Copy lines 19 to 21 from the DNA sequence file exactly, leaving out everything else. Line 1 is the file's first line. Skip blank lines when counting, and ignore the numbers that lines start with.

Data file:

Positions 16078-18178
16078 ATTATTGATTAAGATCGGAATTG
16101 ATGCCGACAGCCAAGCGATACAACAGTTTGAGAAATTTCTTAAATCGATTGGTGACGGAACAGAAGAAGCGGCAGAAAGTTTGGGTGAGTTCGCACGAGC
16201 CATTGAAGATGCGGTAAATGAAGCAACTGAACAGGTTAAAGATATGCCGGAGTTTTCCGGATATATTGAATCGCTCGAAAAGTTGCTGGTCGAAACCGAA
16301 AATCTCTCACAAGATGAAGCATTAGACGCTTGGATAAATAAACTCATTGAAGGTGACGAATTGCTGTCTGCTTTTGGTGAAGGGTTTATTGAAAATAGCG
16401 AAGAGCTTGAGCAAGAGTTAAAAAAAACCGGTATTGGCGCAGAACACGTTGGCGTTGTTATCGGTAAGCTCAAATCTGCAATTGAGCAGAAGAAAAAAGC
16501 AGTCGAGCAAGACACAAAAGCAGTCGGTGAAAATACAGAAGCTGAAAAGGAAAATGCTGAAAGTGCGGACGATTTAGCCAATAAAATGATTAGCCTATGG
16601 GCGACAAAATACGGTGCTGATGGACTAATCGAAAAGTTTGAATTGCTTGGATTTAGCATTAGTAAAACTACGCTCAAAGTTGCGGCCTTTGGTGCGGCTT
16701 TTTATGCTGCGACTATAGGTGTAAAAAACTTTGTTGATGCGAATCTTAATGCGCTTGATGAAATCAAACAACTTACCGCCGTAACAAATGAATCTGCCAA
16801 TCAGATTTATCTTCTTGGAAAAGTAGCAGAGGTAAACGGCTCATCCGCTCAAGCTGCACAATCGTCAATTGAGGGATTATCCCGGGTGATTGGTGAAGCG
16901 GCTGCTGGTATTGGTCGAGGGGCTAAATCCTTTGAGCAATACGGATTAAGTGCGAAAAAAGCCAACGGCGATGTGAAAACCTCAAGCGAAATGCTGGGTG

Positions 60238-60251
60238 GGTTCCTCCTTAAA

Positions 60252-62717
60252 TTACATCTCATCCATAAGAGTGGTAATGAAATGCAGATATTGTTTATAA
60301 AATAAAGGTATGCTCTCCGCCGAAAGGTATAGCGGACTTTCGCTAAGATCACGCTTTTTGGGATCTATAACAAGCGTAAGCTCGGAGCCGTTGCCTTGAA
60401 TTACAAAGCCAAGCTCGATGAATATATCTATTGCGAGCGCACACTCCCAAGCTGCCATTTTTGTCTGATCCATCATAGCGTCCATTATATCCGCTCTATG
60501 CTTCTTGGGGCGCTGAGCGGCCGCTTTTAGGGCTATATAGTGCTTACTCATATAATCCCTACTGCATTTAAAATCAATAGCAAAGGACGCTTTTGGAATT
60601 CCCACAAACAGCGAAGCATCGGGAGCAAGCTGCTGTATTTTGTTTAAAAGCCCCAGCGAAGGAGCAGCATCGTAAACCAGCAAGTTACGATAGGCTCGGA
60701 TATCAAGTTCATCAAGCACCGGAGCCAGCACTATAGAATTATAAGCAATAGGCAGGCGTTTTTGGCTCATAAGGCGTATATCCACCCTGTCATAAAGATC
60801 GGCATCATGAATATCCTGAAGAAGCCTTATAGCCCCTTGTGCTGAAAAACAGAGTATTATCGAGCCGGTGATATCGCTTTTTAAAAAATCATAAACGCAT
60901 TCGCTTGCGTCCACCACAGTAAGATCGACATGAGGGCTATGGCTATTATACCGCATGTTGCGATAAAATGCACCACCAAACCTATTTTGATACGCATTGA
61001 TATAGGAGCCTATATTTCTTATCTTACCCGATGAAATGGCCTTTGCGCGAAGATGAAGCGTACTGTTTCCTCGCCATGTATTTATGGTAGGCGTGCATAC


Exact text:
60601 CCCACAAACAGCGAAGCATCGGGAGCAAGCTGCTGTATTTTGTTTAAAAGCCCCAGCGAAGGAGCAGCATCGTAAACCAGCAAGTTACGATAGGCTCGGA
60701 TATCAAGTTCATCAAGCACCGGAGCCAGCACTATAGAATTATAAGCAATAGGCAGGCGTTTTTGGCTCATAAGGCGTATATCCACCCTGTCATAAAGATC
60801 GGCATCATGAATATCCTGAAGAAGCCTTATAGCCCCTTGTGCTGAAAAACAGAGTATTATCGAGCCGGTGATATCGCTTTTTAAAAAATCATAAACGCAT